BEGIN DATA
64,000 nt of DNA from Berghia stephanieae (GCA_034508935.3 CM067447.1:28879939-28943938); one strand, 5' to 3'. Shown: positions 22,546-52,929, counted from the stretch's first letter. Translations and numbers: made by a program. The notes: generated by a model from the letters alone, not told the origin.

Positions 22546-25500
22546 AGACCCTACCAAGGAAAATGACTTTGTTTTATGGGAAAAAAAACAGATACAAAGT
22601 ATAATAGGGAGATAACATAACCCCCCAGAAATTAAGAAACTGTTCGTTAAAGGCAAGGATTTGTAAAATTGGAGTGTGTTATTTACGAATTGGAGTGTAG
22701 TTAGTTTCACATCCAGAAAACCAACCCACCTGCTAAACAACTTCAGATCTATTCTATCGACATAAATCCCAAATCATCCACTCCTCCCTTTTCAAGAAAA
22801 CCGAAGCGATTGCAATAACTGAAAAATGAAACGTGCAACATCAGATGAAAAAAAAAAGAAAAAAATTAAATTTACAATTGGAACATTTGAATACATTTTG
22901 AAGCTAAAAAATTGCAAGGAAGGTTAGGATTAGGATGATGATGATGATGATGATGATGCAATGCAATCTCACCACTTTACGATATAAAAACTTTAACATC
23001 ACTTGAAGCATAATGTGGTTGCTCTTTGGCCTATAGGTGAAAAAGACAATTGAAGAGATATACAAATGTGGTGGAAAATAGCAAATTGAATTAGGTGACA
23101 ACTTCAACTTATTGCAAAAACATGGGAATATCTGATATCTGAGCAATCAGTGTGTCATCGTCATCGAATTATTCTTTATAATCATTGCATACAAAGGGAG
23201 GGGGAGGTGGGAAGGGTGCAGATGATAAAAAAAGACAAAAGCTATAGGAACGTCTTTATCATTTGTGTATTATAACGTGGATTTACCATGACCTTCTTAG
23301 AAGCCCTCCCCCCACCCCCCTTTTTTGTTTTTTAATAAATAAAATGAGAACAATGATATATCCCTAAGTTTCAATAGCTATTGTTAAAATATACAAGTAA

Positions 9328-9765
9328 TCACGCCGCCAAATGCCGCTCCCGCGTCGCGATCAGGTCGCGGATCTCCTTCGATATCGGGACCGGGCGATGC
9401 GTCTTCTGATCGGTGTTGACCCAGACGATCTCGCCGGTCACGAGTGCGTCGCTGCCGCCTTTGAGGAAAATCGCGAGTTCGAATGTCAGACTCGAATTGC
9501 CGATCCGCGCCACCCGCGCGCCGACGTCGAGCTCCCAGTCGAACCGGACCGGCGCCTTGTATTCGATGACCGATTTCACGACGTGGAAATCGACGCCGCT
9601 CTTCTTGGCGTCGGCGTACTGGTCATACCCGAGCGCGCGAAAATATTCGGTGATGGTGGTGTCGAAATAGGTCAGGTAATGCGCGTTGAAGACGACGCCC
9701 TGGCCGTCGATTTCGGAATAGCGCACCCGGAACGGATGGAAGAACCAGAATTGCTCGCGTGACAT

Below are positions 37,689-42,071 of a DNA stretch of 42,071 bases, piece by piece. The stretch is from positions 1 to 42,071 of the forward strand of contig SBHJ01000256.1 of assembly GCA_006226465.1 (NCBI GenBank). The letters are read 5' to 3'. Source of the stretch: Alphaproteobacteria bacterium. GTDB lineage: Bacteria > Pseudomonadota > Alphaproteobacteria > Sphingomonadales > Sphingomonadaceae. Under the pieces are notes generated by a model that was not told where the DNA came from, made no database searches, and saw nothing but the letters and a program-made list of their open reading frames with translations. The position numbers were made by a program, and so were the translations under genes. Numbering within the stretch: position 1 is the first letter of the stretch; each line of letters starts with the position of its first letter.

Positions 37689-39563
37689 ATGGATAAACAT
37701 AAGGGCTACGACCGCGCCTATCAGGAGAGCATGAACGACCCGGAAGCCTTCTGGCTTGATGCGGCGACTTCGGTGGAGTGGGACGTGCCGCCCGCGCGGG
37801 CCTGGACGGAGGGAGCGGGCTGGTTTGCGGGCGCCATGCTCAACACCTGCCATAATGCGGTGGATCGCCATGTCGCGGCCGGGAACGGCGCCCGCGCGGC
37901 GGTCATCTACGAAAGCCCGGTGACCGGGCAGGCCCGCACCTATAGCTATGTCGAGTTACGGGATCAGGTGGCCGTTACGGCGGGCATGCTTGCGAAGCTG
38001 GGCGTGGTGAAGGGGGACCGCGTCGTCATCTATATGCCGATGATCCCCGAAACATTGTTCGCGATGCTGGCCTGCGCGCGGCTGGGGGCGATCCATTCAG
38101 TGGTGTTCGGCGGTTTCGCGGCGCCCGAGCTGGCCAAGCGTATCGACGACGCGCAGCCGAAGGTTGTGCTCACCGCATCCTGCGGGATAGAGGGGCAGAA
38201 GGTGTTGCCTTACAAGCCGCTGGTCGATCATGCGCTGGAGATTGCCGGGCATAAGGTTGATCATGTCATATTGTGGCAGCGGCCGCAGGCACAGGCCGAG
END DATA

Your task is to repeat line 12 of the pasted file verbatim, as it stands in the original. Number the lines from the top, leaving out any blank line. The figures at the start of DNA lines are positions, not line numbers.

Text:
Positions 9328-9765